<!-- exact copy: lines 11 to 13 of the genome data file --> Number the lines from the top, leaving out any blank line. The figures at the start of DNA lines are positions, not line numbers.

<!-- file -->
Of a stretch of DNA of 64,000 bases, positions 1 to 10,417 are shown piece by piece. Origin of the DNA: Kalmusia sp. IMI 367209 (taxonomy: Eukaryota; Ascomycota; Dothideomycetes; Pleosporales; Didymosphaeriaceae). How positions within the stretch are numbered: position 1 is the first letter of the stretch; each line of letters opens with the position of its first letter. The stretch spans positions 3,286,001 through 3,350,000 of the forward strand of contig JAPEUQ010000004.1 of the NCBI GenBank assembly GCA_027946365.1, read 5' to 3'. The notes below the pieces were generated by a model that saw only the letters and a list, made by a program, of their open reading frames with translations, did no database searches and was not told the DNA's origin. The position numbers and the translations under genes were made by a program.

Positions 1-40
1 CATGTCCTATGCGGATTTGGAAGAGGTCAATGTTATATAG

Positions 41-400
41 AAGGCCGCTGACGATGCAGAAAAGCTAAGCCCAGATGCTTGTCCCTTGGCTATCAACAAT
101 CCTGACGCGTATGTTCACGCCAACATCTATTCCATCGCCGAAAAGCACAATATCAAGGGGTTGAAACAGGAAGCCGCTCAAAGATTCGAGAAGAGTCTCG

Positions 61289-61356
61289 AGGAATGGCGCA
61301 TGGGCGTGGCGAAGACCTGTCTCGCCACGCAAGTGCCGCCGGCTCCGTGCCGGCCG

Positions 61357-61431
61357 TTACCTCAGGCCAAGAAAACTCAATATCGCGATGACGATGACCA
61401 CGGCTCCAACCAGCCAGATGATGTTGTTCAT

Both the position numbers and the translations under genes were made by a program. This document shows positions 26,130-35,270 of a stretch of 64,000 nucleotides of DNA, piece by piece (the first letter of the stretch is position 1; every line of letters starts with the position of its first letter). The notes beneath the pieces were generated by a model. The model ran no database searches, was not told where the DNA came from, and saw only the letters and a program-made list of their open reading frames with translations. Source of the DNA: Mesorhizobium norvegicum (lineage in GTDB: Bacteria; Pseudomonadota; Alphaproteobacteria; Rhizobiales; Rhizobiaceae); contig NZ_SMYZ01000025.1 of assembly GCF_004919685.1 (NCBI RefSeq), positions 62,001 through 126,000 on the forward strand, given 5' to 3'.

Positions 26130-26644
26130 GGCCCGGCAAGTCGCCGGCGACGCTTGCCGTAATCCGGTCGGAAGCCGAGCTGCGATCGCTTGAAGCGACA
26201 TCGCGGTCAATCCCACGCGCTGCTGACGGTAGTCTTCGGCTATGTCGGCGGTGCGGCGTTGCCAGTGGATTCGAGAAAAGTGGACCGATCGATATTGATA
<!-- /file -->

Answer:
61357 TTACCTCAGGCCAAGAAAACTCAATATCGCGATGACGATGACCA
61401 CGGCTCCAACCAGCCAGATGATGTTGTTCAT

Both the position numbers and the translations under genes were made by a program. This document shows positions 26,130-35,270 of a stretch of 64,000 nucleotides of DNA, piece by piece (the first letter of the stretch is position 1; every line of letters starts with the position of its first letter). The notes beneath the pieces were generated by a model. The model ran no database searches, was not told where the DNA came from, and saw only the letters and a program-made list of their open reading frames with translations. Source of the DNA: Mesorhizobium norvegicum (lineage in GTDB: Bacteria; Pseudomonadota; Alphaproteobacteria; Rhizobiales; Rhizobiaceae); contig NZ_SMYZ01000025.1 of assembly GCF_004919685.1 (NCBI RefSeq), positions 62,001 through 126,000 on the forward strand, given 5' to 3'.